RG: The TBI Model System, explain that to us a little bit here at Kessler?

NC: The TBI Model System is a network of rehabilitation centers. It's funded by the National Institute on Disability, Independent Living, and Rehabilitation Research. So we termed it NIDILRR. NIDILRR funds 16 centers across the nation, and they're centers that have been identified as centers of excellence in terms of the clinical care they provide as well as excellence in the research that they conduct. So there are two parts to any one TBI Model System, and that's exceptional clinical care and exceptional research. So our partner, logically, is Kessler Institute for Rehabilitation. So without Kessler Institute for Rehabilitation, there would not be a model system here. The excellent clinical care that they provide is essential to the TBI Model System that we have. Equally as important is the record of exceptional research that we have conducted over the years in traumatic brain injury. So those two factors are combined, and that's how we submit our TBI Model System. The process is a competitive grant process that happens every five years. We have to write a grant that demonstrates both of those characteristics, exceptional clinical care and a strong environment to be able to conduct cutting-edge research. Within the application, we propose research projects and collaborations with other centers.

In the end, after the grant submittal process and review process, there have been 16 centers that are selected. And those centers each conduct their own research, obviously continue with their clinical care, but we also all contribute to a national database of persons who have had traumatic brain injury. We follow those people from the time they're injured through their inpatient rehabilitation, and then we follow up with them one year later, five years later, and then every five years thereafter. And we contribute to this national database to be able to look at the longterm trajectory of patients who have traumatic brain injury. So that database now has over 20,000 cases in it. It's been ongoing since 1987, and there have been different centers involved over the years. And right now, the 16 centers are across the nation. We meet twice a year in Washington DC. We do collaborative work where we work together on certain projects, but we also do independent work. We all have our own projects ongoing that are part of that TBI Model System.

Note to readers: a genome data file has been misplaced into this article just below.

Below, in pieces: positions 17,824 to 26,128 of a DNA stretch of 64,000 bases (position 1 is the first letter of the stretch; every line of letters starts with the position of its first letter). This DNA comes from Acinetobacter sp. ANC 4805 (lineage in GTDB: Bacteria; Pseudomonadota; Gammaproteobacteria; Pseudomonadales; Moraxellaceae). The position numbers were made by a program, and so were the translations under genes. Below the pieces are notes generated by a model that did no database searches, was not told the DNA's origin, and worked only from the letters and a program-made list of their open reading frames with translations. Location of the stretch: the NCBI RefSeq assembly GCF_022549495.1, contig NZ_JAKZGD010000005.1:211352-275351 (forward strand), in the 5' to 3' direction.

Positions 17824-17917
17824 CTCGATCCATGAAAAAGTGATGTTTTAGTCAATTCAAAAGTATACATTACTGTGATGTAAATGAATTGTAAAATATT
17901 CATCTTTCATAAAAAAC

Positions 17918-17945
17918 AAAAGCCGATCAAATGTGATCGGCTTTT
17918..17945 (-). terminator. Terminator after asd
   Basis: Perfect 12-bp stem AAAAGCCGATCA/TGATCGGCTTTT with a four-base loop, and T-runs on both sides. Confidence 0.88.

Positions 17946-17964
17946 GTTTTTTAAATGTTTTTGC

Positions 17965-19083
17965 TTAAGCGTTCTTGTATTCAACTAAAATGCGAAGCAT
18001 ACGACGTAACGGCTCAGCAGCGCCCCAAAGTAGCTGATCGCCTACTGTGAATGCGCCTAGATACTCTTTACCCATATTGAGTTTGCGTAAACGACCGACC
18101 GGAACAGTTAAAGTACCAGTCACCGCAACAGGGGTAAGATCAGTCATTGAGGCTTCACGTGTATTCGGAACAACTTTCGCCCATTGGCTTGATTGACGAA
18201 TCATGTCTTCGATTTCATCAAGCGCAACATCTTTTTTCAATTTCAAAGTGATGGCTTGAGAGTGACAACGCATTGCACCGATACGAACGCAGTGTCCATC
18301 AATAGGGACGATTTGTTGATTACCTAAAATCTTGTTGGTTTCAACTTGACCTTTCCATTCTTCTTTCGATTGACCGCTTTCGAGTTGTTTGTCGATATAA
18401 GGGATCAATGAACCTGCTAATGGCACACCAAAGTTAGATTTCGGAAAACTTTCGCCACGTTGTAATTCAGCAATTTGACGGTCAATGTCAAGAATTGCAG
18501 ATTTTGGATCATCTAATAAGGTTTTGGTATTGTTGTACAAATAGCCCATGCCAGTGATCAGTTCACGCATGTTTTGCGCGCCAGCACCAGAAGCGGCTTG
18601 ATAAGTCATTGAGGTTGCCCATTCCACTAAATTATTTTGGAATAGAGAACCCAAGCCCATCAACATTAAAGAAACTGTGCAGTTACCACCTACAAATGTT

RG: Are there any outcomes that you can point to say here's something that came out of this?

NC: There are several studies. Some of the practices that occur within rehabilitation hospitals are a direct result of the research that was done within the TBI Model System program. In addition, some of our work that we've done specifically here has advanced the work that we're doing in cognitive rehabilitation. So as an example, I mentioned the Story Memory Technique earlier. That was this site's specific project, the project that occurred only at Kessler Foundation, in our 2007 to 2012 model system. So through that project, we demonstrated that the Story Memory Technique was effective in persons with traumatic brain injury. Subsequent to that, we translated it to Spanish. We distributed it, and we continue to distribute it to clinicians across the world. It's translated to Chinese as well now, and we have some other translations in progress. So all of the work in TBI really originated from that-- for the Story Memory Technique really originated from that TBI Model System. But then there are numerous other studies that go on on a daily basis where collaborators from different centers are working together to answer questions related to culture, to aging, to morbidity, mortality, gender issues. There are a lot of different studies that continue to be ongoing that have an impact on clinical care.

Submitted by nmiller on Tue, 08/27/2019 - 14:53